In-Depth Interviews

The Ministry of Health compiled a list of clinics throughout the country that offered family planning services and had at least two providers who had been trained in IUD insertion or referral. The list contained 30 hospitals and 352 health units. From this list, using a table of random numbers, we selected 15 urban and 15 rural sites to create a base list. An additional eight urban and eight rural sites were chosen as alternates in case sites on the base list could not be used. One provider per site was chosen for an in-depth interview; if more than one eligible provider was at the clinic on the day of the interview, we randomly selected one to be interviewed. In all, four nurses (all women) and 26 doctors (14 men and 12 women) were interviewed.

Interviewers followed an outline with open-ended questions covering providers' IUD training, professional experience with insertions and removals, knowledge about the IUD and personal thoughts about the method.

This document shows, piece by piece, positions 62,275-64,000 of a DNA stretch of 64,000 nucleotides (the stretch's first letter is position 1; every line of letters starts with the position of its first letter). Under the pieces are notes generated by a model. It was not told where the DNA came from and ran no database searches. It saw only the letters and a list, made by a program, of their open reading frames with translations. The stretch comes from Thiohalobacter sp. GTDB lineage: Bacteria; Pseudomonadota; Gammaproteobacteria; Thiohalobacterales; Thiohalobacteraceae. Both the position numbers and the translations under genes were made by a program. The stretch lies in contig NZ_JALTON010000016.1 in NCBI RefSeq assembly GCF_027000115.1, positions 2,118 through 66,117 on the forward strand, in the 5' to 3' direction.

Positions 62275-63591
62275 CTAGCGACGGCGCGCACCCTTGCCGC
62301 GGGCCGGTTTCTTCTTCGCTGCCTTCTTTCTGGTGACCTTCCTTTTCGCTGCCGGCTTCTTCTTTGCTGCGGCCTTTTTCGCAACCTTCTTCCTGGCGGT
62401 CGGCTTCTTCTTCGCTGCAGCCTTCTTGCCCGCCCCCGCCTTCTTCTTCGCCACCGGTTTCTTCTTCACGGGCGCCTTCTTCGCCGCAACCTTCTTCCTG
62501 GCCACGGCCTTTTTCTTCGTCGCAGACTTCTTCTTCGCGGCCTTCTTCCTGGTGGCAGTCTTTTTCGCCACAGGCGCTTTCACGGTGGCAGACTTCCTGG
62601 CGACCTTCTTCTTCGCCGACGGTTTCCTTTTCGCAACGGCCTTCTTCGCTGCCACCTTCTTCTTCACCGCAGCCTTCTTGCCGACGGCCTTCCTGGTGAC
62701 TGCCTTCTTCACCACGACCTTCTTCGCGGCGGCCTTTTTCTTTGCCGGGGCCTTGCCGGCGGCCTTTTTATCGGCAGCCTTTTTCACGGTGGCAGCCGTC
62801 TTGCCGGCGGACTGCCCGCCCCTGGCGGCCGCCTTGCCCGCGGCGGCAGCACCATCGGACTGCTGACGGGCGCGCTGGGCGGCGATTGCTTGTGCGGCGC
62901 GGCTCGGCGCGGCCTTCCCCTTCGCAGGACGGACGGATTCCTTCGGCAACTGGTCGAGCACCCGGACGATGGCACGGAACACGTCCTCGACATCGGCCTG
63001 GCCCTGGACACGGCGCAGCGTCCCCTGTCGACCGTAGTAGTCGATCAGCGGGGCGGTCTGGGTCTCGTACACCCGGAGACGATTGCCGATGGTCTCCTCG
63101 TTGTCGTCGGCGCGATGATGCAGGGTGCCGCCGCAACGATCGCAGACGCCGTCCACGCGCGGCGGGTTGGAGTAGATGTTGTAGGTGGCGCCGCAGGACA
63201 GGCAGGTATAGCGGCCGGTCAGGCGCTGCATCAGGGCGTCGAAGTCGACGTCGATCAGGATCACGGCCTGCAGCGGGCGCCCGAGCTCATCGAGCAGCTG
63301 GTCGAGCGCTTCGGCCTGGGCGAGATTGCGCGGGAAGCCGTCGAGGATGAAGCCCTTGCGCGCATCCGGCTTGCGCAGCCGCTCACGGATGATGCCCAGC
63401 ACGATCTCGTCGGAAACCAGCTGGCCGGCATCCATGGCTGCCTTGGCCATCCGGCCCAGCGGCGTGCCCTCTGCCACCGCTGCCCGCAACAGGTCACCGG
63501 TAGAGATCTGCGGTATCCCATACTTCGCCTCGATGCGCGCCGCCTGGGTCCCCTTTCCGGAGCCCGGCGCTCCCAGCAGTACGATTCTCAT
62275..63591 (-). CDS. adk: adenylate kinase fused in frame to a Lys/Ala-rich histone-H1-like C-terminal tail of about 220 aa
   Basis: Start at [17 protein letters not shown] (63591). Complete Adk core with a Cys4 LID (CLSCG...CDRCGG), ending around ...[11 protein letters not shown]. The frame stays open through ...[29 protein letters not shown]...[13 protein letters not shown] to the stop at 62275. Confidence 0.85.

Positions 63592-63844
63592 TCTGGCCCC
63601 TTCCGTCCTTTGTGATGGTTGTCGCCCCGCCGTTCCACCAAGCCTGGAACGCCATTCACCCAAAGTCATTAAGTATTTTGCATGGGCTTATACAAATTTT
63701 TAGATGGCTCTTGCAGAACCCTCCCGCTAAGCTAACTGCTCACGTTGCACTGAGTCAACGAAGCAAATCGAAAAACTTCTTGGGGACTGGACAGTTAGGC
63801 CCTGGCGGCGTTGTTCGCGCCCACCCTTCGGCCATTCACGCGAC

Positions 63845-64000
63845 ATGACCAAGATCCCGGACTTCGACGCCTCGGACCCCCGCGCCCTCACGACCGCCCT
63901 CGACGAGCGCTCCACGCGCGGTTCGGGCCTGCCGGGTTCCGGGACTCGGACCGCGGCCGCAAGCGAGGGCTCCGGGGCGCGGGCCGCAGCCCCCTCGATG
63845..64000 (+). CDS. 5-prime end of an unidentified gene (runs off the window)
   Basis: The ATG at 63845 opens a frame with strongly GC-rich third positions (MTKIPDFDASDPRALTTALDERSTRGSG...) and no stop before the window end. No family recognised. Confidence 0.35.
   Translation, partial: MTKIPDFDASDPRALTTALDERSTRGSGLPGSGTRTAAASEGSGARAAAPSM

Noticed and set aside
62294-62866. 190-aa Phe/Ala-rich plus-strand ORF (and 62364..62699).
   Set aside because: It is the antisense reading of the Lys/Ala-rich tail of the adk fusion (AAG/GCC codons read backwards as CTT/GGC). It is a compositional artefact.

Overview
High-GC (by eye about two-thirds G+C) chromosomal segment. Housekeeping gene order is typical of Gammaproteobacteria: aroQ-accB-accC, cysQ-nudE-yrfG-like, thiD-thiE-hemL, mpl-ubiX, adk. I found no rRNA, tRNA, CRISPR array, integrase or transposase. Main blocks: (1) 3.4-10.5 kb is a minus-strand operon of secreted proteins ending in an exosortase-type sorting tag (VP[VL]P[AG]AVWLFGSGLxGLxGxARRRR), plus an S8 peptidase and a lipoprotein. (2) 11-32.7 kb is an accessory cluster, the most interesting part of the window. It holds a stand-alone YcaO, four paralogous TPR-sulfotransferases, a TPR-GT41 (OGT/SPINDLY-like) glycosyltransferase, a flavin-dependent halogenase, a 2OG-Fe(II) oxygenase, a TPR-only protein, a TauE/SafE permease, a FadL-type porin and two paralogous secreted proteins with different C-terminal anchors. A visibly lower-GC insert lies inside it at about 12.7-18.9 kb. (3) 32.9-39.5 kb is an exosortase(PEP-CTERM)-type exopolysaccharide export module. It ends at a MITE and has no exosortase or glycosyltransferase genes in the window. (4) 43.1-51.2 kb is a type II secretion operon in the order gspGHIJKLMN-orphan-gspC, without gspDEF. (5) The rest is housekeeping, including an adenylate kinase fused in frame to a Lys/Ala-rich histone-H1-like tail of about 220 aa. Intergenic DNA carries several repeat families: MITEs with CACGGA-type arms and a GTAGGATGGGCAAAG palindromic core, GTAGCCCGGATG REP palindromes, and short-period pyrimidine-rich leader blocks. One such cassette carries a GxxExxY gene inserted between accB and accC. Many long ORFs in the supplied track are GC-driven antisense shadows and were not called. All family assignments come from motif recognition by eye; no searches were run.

Simulated Clients

The simulated-client component of the study took place in 20 urban clinics, which were selected randomly from among the 23 urban clinics on the base and alternate lists of sites selected for the in-depth interviews. Rural sites were excluded because it would have been difficult to simulate visits in small, rural clinics, where providers know most clients and requests for the IUD are uncommon. Two researchers were trained as simulated clients, and dressed, spoke and behaved as if they were "typical" clients. Each visited all 20 clinics; our findings are thus based on a total of 40 visits.

Like other researchers who have used simulated clients, we developed two scenarios for the simulated clients, to examine whether different client characteristics and needs influenced the quality of services received.11 One client told providers that she had one child and was 25 years old; the other, that she had three children and was 23. Each volunteered that she was in a stable, monogamous relationship, that she had at least a primary school education, that she wanted family planning advice to help her space her children and that she wanted a long-term method (at least two years). If a provider did not spontaneously mention the IUD, the client asked about it, but she did not pretend that she wanted an insertion that day. Unfortunately, these scenarios were too similar to capture potential variations in how providers respond to women with different needs; as a result, we have combined the data for the two clients.